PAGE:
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Tag Archives: miscommunication

Business global communication and the importance of “small talk”

tinav_01My professional colleague, friend and global communication expert, Tina Varughese last gave us a guest post earlier this summer offering cross-cultural communication tips for women.  So I’m thrilled that I persuaded her to make a repeat appearance on the blog today.  In her post below, Tina explores the value of “small talk” and its importance in the world of business global communication.

P.S. I am also very excited to tell you that I will be sharing the platform with Tina (and two other eloquent thought-leaders) at the Customer Service Leadership Summit next month on November 15.  I’ll give you more information about the Summit at the end of this post, but first, here is Tina’s contribution.

How important is “small talk” in business global communication?

According to Andy Molinsky, author of Global Dexterity: How to Adapt Your Behavior Across Cultures without Losing Yourself in the Process, effectiveness can be limited if global dexterity is not adopted.  Yet, global dexterity can be a challenging skill to acquire – and can take some time and flexibility.  Engaging in ‘small talk’ can feel inauthentic if it’s not part of your cultural norm. Managers can feel frustrated and angry when needing to conform to cultural norms that conflict with their own cultural beliefs and values.

Even when interviewing for a new position, the human resources advisor will often ask if you found the building without issue. He may even talk a little about the crazy snowfall we had yesterday – or even the Calgary Flames’ loss. This part of the ‘interview’ will last about sixty seconds … or even more … depending on how necessary it is. Small talk is, essentially, benign conversation that puts both parties at ease and is essential to Canadian business and global communication. Does ‘small talk’ differ around the world? Absolutely! How important is it? Depending on where you are, it can make or break global business negotiations, assist in creating long-lasting relationships, or potentially contribute to losing millions in revenue. Continue reading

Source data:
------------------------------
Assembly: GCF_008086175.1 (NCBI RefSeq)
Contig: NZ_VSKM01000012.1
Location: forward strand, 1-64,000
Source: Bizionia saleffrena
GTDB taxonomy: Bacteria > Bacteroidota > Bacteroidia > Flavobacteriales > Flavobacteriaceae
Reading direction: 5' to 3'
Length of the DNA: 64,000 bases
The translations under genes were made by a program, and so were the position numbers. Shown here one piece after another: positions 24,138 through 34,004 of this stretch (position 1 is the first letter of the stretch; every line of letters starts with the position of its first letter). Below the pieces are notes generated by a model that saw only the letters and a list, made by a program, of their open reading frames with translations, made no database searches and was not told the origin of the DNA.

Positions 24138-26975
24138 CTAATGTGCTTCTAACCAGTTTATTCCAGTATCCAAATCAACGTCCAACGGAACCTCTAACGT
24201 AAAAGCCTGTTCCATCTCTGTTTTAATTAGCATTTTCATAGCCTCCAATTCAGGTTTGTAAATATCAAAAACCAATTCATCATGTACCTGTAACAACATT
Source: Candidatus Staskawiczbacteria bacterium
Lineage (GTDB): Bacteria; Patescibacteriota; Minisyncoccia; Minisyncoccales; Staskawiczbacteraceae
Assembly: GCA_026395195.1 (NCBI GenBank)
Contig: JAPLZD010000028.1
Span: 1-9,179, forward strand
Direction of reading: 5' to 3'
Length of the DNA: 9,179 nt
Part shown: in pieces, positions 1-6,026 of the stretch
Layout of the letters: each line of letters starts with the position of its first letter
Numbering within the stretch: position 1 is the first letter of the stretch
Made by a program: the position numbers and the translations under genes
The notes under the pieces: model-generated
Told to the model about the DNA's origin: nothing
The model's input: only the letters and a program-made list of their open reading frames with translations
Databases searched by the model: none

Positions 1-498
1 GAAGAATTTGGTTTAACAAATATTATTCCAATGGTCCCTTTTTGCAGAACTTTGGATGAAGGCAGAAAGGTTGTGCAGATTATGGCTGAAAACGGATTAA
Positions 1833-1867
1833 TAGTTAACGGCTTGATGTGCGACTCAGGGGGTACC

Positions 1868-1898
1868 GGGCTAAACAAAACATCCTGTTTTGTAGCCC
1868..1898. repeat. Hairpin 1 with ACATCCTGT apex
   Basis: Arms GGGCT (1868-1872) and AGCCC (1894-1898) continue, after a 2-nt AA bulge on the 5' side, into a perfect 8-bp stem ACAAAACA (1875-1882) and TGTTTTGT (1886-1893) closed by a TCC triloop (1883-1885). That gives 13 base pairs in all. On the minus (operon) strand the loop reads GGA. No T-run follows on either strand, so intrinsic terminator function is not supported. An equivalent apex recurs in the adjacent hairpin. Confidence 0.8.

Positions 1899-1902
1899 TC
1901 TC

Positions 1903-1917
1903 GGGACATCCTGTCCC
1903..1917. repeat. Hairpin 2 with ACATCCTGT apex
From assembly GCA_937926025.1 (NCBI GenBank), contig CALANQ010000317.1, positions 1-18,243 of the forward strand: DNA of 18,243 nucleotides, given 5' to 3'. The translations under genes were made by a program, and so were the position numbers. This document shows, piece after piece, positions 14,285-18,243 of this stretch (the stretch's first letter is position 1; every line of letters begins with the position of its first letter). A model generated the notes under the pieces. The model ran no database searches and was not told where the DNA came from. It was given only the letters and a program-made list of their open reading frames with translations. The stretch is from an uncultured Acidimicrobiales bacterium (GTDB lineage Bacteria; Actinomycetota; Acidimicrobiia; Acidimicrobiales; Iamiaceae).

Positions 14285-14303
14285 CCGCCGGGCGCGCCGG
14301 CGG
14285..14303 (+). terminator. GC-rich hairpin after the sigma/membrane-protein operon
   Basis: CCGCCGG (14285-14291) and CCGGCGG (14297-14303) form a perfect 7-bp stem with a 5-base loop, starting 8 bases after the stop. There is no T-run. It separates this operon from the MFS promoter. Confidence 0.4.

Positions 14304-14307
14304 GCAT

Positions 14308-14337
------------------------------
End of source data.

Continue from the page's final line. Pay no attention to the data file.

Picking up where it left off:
Be thoughtful about how you’re communicating information to your team

Most leaders I know are deliberate and thoughtful about ensuring that their employees feel like they are treated equivalently (after all, wanting to be treated fairly is a primal instinct).  But there is one circumstance in which this good intention often goes amiss.  I’m talking communicating information to the team.  I’ll start by saying that this communication failure is usually never intentional.

Business people talking togetherThere are some employees with whom you have more vocal or friendly relationships.  I’m talking about the team members who pop in to your office to chat about their weekends, or those ask you about your kids at the coffee machine.  And because you’re having more frequent conversations with these staff, you tend to talk about stuff.  And some of this “stuff” has to do with new workplace initiatives, or recent discussions at the senior management table, or process changes being considered.  Not surprisingly, these employees repeat this “stuff” to their co-workers, and suddenly, without you even realizing it, the rest of your team thinks you’re playing favourites when it comes to communicating information that’s important.  Definitely not what you’d intended, or likely even thought about!  But it’s something you need to be aware of. Continue reading

Another outcome of “big is better” that can cause cross-cultural differences